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As of today, the imprisonment of Oriol Junqueras, Jordi Sànchez and Jordi Cuixart is before the United Nations Working Group on Arbitrary Detention. The announcement was made from London this Thursday by prestigious British lawyer Ben Emmerson, an expert in international law and human rights. This new initiative by the defence council of the three Catalans comes exactly four months after last year's independence referendum.

Specifically, Emmerson, who was United Nations Special Rapporteur on Counter Terrorism and Human Rights, has lodged an application with the Working Group alleging that the preventive detention without bail they are serving violates the Universal Declaration of Human Rights, which the Spanish state is a signatory to. He showed himself optimistic about the application, believing that there is more than sufficient evidence to find Spain guilty. "This is a classic case of arbitrary political detention," he said. He said that the case severely affects political plurality, because it wants to make them "abdicate their ideas".

Emmerson explained that Joaquim Forn not forming part of the appeal follows a personal decision by the former minister, who resigned as a deputy and decided to stop with his political activity. Forn is following his own, separate defence strategy.

 

According to Emmerson, there is clear evidence that the deputies' fundamental rights are being violated, including their rights to freedom of association, freedom of expression, political opinion and participation in public life, discriminating against them "because of their advocacy for the rights of the Catalan people to self-determination". He said that the charges against them as "unsustainable" and "purely political".

In the coming days, the UN body will inform the Spanish government that it has received the application and is starting an investigation. Experts will analyse Emmerson's argument, and come to a verdict in the coming weeks or months. Whilst any conclusion is not binding, it does carry weight in international courts. The working group has considered cases of human rights violations in countries like Venezuela, Rwanda and Iran. The same group declared, two years ago, that Julian Assange, secluded in the Ecuadorian embassy in London, had been arbitrarily detained.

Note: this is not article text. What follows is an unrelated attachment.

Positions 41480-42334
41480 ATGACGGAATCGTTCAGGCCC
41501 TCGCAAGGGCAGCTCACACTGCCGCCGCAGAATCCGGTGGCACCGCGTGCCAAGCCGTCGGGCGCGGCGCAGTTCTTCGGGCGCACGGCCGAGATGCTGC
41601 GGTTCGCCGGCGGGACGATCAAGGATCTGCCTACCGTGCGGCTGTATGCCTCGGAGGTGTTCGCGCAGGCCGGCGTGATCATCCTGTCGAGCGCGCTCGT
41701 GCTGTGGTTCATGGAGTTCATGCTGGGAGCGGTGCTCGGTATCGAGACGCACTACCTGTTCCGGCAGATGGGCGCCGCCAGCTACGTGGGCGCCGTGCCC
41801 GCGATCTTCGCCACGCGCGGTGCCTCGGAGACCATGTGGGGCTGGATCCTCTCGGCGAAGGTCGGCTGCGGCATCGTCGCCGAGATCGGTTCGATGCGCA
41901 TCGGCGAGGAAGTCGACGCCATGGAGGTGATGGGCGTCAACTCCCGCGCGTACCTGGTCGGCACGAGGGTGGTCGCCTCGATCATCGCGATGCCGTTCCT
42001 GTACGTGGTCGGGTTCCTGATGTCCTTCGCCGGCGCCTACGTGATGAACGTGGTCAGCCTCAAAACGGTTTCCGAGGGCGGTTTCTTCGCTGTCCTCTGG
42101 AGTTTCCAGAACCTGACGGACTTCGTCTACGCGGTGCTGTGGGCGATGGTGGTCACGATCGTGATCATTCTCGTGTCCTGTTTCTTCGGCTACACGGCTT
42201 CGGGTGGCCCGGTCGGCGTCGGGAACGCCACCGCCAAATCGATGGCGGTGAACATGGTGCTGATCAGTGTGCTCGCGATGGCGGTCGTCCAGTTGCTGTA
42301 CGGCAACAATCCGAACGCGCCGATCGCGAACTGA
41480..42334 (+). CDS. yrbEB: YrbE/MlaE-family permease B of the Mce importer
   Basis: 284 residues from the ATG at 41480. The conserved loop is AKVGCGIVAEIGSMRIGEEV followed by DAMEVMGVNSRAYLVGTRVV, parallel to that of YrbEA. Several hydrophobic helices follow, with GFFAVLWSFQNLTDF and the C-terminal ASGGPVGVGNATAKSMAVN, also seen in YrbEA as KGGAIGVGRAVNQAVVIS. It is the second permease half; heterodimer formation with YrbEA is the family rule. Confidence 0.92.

Sánchez i Cuixart Audiència Nacional / EFE

EFE

"Imagine if this happened in Scotland"

"We're hoping for a clear statement from the group", said Emmerson, which would put "political pressure" on the Spanish state to change course. He warned that the imprisonments "belong to a long-bygone era of Spanish history".

The British lawyer warned that this case in Spain could prove a "dangerous precedent" against the right to peaceful protest around the world. He reiterated that the crimes they are accused of require a violence which didn't take place, and noted that since 2005 it hasn't been a crime to hold a referendum in Spain.

"Imagine for a moment that the United Kingdom imprisoned the leaders of the Scottish National Party for advocating the independence of Scotland," he said, "that is the situation that we are here confronted with".

For her part, the lawyer Rachel Lindon said that "Spanish authorities are acting like a dictatorship, imprisoning their political opponents and refusing to release them until they renounce their political beliefs and abandon their roles”.

Ley mordaza and Litvinenko

Ben Emmerson has previously represented Maria Litvinenko, the wife of former Russian agent Alexander Litvinenko, who died in London in 2006 after being poisoned. He also led the defence of Moazzam Begg, a British citizen who was arrested and charged over alleged "terrorist activities related to his alleged actions in the Syrian Civil War".

It was a UN special rapporteur who warned the Spanish government that the so-called "ley mordaza" ("gag law", changing public security legislation) threatened human rights and individuals' fundamental liberties, as well as rights to demonstration and expression.

Emmerson has more than 25 years experience litigating in international courts, including the European Court of Human Rights, the International Court of Justice, the International Criminal Court and the International Criminal Tribunal for the former Yugoslavia.

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